The Triangle area, located in Côté-des-Neiges-Notre-Dame-de-Grâce, is the site of urban transformation efforts including upgrades to infrastructure, the redesign of public spaces and the development of social housing.
The Triangle district is located in Côte-des-Neiges–Notre-Dame-de-Grâce, east of Montréal’s former horse racetrack. It forms a triangle of approximately 40 hectares, bordered by Avenue Mountain Sights to the west, Rue de la Savane to the north and east, and the Canadian Pacific Railway tracks to the south. The Triangle project is at the centre of a major planning effort for the Namur–De la Savane district (which includes the former hippodrome).
Historically the site of automobile-related businesses, and displaying a rather “destructured” character, the Triangle site offers many possibilities for urban revitalization, due especially to its proximity to the Namur metro station. Several studies have been carried out for this purpose, including the development of an overall vision, inspired by the Transit-Oriented Development approach (TOD). In 2011, Côte-des-Neiges–Notre-Dame-de-Grâce held an urban design competition which led to adoption of a plan to redesign the sector. The plan was implemented from 2013 to 2018.
The project included for main components: private real estate development including social and community housing, upgrades to municipal infrastructure, redesign of public space to take into account the district’s new land uses, and the addition of green space and public facilities.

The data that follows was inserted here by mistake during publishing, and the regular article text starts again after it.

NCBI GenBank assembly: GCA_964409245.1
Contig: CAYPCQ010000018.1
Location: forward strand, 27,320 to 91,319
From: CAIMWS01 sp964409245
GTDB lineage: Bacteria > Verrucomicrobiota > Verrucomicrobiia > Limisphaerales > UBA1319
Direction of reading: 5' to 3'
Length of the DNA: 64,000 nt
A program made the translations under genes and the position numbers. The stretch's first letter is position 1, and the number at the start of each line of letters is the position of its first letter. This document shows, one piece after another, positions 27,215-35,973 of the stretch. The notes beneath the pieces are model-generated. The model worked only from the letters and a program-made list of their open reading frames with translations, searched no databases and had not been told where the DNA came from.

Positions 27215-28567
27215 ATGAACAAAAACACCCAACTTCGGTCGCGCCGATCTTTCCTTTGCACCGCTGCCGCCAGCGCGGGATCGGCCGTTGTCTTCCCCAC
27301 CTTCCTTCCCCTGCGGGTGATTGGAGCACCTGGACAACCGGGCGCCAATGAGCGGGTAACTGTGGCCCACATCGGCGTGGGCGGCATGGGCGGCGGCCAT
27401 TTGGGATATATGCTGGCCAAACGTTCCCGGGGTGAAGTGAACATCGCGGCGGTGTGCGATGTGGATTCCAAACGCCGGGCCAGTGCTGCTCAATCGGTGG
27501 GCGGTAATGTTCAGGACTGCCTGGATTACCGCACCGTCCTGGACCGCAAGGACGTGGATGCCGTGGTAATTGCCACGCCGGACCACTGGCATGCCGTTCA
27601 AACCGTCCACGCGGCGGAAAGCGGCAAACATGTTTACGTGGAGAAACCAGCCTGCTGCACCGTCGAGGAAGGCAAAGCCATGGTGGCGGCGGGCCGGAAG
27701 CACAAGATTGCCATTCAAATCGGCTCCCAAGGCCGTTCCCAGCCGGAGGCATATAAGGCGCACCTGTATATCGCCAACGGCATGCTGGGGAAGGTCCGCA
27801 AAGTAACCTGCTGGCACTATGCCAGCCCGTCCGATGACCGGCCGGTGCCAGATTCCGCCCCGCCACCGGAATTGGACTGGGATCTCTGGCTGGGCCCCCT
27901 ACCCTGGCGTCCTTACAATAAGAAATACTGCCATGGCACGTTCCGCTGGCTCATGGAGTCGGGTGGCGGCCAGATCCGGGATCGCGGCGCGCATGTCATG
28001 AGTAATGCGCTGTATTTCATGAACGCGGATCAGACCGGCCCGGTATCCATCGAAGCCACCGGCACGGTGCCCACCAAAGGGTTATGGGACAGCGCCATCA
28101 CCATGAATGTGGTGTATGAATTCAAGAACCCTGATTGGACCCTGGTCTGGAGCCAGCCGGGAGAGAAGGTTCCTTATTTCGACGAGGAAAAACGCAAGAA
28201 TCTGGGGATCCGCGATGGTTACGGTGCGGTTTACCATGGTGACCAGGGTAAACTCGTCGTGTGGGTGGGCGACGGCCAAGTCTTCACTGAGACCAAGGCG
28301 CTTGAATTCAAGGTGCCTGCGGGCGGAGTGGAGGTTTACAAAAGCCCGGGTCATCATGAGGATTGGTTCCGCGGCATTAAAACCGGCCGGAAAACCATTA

- Improve the design of public space to reduce the place occupied by cars and to facilitate pedestrian travel
- Increase vegetation in the residential neighbourhood under construction
- Ensure the repair of underground infrastructure to respond to the needs of the new residential buildings
Components and characteristics
- Real estate development: 2,250 dwelling units constructed (3,300 by 2025)
- 30 per cent social and affordable housing
- Addition of commercial space
- Creation of a new park
- Upgrades to the sewer and water lines and water-service entries in the area
- Redesign of the public right-of-way to create an environment more conducive to travel on foot
- Upgrades to municipal infrastructure: $13.6 million
- Redesign of public right-of-way: $30.9 million
- Creation of parks: $15 million